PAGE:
• by stomv (80392) on Tuesday November 13, 2007 @01:01PM (#21337783) Homepage
    First, you must understand that there's no casinos currently in MA, but there are two on Native American tribal land which are quite close in CT.

    Then, you must understand that Massachusetts has lotto, scratch offs, "mega" scratch offs which cost $20, participates in multi-state mega jackpot lotteries, and has keno.

    Then, you must understand that a Native American tribe is currently trying [with the help of a major casino corporation] to build a casino on their tribal lands in MA.

    Then, you must understand that MA's left and right oriented folks are generally unified against the casinos, fighting against a likely larger but certainly more apathetic middle group of moderates.

    Then, you must understand that due to Prop 2.5 which restricts property tax revenue from growing more than 2.5% each year on existing property -- which is lower than general inflation and gov't cost inflation due to health care costs and energy costs growing upwards of 10% per year -- is putting a tighter and tighter squeeze on local government. Property taxes are the primary way that local governments obtain revenue, necessary to pay their share of infrastructure, education, safety, and overhead costs.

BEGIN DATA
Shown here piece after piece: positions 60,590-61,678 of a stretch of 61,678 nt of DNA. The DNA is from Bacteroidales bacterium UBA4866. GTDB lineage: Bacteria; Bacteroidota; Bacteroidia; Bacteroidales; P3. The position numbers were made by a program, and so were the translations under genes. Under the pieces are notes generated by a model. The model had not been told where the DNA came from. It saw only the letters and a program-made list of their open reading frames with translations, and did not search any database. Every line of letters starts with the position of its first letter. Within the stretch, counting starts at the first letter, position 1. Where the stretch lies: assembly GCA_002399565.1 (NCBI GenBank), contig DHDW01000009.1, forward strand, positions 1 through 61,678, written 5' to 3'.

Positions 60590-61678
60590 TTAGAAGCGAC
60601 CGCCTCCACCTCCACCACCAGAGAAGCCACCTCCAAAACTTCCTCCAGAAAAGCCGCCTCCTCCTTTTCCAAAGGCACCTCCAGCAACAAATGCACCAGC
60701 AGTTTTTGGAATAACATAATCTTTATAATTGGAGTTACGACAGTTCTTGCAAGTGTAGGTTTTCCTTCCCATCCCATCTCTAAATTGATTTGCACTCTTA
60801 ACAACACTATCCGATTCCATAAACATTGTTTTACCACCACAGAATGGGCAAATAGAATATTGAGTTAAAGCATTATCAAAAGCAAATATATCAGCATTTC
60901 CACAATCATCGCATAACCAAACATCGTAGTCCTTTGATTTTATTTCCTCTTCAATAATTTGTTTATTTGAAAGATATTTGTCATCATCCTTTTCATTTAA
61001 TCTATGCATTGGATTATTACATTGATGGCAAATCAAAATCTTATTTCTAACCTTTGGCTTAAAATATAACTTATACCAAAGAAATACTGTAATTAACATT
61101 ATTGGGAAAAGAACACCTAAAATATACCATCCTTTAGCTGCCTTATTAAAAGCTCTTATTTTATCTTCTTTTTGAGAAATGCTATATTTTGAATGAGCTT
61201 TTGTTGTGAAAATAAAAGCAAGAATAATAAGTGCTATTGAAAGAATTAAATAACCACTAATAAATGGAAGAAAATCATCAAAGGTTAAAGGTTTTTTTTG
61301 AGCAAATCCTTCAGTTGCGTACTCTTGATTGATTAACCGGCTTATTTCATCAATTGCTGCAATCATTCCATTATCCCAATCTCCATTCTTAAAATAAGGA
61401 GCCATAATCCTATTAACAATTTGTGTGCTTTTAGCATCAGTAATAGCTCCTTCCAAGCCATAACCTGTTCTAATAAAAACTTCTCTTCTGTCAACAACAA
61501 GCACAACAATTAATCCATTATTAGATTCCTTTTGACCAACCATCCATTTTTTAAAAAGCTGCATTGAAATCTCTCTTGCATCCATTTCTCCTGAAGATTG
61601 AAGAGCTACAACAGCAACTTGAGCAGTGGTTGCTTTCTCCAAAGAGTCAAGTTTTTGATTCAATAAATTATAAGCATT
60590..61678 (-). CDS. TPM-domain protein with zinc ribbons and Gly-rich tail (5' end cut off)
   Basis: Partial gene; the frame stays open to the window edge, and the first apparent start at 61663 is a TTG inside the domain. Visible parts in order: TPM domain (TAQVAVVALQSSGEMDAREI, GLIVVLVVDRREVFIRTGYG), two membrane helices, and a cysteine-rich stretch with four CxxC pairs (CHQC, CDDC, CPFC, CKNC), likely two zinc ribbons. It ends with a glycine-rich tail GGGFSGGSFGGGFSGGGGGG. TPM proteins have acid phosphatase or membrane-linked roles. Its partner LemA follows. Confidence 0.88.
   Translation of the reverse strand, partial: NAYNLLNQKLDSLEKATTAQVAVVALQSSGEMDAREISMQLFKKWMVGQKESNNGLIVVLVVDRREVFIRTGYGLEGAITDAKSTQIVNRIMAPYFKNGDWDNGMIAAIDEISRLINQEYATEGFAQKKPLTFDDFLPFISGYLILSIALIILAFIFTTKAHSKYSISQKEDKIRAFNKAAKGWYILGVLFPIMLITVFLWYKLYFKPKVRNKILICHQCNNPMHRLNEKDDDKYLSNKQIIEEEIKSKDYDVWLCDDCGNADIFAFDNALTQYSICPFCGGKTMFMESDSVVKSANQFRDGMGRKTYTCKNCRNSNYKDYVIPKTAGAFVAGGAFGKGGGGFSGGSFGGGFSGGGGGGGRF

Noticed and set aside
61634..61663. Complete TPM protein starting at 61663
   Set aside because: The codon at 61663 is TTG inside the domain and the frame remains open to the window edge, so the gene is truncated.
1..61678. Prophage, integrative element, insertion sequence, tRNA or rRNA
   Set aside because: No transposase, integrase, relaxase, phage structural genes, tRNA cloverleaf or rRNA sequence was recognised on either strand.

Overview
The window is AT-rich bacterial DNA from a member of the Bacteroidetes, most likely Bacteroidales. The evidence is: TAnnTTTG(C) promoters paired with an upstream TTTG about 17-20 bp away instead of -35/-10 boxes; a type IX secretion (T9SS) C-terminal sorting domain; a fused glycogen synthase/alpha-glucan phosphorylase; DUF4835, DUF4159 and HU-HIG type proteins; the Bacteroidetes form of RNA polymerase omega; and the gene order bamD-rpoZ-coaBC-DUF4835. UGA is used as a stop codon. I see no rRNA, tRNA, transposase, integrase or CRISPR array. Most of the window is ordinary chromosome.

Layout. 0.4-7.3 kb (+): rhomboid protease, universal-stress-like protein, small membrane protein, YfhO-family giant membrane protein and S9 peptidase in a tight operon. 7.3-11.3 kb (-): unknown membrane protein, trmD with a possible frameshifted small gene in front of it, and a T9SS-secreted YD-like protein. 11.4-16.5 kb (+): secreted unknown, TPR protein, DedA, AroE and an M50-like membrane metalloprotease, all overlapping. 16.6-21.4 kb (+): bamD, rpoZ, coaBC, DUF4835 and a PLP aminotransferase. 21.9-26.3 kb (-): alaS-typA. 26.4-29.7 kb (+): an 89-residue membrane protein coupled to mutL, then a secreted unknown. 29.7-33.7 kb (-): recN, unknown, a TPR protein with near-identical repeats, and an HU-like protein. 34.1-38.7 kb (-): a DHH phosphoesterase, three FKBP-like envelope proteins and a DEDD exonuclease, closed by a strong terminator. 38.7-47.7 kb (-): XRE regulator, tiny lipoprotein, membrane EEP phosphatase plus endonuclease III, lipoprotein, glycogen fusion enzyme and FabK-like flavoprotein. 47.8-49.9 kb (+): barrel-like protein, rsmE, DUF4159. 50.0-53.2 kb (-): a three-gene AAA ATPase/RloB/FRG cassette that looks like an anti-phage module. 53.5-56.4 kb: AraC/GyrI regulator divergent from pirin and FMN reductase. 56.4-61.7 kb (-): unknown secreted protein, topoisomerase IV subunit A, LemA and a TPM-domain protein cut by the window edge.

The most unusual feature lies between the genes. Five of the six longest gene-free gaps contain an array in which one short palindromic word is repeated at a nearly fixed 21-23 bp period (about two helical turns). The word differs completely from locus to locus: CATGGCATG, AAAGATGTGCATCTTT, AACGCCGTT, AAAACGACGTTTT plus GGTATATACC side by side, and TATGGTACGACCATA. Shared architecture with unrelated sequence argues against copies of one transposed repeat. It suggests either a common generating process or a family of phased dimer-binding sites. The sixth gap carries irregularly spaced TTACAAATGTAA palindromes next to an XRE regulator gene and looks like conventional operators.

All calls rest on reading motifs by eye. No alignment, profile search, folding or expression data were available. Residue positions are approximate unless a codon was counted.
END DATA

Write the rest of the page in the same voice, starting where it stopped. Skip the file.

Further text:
Then, you must understand that the supermajority Democratic state legislators are petrified of raising any taxes any where at any time.

    Then, you must understand that Governor Deval Patrick proposed some local options taxes, where a town or city could add an additional levy on restaurants and keep some of that money and share the rest with the state. This is opposed by the Speaker and the Senate Majority Leader, making it effectively dead on Beacon Hill. There were a few other local options of which I've forgotten.

    Then, you must understand that the Speaker and the Senate Majority Leader are very powerful in MA government, and that legislators who buck them tend to find all of their bills dead in committee, don't get any influential committee assignments, and get assigned to the leaky, small, smelly basement offices.

    .
    .
    .

    So, you've got a financial crunch at the local level. The Lege won't pass the Gov's revenue initiative. As far as casinos go, it's not clear what the Governor wants to see happen.

    My guess? He wants the casino bill to fail. He's effectively added poison pills to the bill, exploiting NIMBYism and perhaps now this ban on Internet gambling so that the bill loses supporters. If the casino push crashes and burns, the Lege may have to revisit his proposal for local options. In short, this is way more complex than the standard /. cynical responses to politicians such as suggestions of corruption or corporate connection or nanny state or blah blah Ron Paul blah blah or somesuch.